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Editor’s drawer

265-269 PDF

Barnaby’s fox hunt·

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Editor’s drawer

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Editor’s drawer·

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Editor’s drawer

269 PDF

Mitigating circumstances·

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Editor’s drawer

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Getting her hand in·

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Editor’s drawer

270 PDF

Due warning·

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Editor’s drawer

270 PDF

Signs of splendor·

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Compensation·

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A zoölogical mystery·

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Editor’s drawer

271 PDF

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Editor’s drawer

271 PDF

Applied psychology·

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Editor’s drawer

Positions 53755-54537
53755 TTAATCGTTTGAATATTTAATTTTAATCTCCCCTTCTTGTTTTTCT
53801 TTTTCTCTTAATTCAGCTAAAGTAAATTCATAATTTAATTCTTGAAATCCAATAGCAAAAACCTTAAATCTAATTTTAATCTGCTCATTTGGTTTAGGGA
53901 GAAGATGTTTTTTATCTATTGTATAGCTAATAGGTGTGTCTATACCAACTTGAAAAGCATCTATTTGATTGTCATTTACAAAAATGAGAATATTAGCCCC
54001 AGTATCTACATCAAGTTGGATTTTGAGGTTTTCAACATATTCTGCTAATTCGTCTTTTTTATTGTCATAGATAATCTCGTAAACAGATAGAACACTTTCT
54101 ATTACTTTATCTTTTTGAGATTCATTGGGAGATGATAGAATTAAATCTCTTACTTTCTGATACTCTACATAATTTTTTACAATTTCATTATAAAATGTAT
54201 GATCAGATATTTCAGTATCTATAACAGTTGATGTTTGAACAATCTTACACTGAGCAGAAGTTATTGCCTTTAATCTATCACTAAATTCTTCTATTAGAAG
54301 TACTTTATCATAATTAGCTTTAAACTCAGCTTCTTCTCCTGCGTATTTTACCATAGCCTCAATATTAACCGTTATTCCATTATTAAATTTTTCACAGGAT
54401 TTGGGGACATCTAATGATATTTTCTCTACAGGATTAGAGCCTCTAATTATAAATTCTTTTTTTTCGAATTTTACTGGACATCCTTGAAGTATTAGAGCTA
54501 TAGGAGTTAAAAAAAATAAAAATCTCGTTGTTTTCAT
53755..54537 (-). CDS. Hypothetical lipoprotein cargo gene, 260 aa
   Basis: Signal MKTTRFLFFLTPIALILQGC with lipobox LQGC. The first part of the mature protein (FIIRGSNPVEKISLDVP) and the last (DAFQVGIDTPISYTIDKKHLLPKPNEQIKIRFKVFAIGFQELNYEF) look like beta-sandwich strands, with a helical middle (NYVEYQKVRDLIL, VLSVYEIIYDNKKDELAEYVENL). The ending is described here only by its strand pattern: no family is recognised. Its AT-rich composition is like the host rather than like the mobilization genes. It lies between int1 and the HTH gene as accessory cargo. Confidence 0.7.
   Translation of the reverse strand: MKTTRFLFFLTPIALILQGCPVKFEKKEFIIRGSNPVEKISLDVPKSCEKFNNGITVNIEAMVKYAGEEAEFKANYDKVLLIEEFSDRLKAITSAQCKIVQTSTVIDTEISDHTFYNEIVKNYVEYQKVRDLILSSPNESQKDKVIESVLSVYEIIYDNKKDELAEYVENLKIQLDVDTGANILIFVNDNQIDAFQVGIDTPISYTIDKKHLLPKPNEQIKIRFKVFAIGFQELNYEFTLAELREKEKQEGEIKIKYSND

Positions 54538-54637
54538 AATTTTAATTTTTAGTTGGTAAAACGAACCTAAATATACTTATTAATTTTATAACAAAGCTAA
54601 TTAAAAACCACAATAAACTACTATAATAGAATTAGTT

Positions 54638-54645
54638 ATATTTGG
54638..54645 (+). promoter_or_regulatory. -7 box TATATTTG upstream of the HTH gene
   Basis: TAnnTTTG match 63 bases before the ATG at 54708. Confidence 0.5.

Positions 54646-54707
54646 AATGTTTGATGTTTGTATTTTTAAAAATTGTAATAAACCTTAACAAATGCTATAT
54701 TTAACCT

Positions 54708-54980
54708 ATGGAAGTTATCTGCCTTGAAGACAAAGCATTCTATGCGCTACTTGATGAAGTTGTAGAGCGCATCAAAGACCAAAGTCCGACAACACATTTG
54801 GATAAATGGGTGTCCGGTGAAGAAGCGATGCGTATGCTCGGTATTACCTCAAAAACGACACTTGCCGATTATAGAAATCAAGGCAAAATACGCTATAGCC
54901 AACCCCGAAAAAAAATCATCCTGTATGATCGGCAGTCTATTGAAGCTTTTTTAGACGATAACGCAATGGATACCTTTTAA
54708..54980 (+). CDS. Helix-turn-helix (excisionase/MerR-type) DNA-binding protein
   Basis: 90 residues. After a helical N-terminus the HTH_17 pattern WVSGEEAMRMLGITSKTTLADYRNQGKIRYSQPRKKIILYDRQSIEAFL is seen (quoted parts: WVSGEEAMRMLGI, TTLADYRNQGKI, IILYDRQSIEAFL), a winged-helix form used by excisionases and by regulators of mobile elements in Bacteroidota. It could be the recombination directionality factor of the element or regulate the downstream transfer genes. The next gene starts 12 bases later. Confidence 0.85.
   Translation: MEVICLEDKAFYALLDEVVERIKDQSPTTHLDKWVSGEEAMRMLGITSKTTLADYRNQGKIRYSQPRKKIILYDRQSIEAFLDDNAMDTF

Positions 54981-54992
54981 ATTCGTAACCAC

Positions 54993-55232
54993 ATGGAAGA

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Local pride·

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Editor’s drawer

271 PDF

History’s slow advance·

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Editor’s drawer

272 PDF

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A help to the barber·

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A vegetable mystery·

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A wise precaution·

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A considerate musician·

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A hydra-headed criminal·

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“In Season 5 of Louie (FX), Louie is a new kind of superhero. Like Wonder Woman, the canonical superhero he most resembles, Louie’s distinctive superpower is love.”
Illustration by Demetrios Psillos
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On a Friday evening in January, a thousand people at the annual California Native Plant Society conference in San Jose settled down to a banquet and a keynote speech delivered by an environmental historian named Jared Farmer. His chosen topic was the eucalyptus tree and its role in California’s ecology and history. The address did not go well. Eucalyptus is not a native plant but a Victorian import from Australia. In the eyes of those gathered at the San Jose DoubleTree, it qualified as “invasive,” “exotic,” “alien” — all dirty words to this crowd, who were therefore convinced that the tree was dangerously combustible, unfriendly to birds, and excessively greedy in competing for water with honest native species.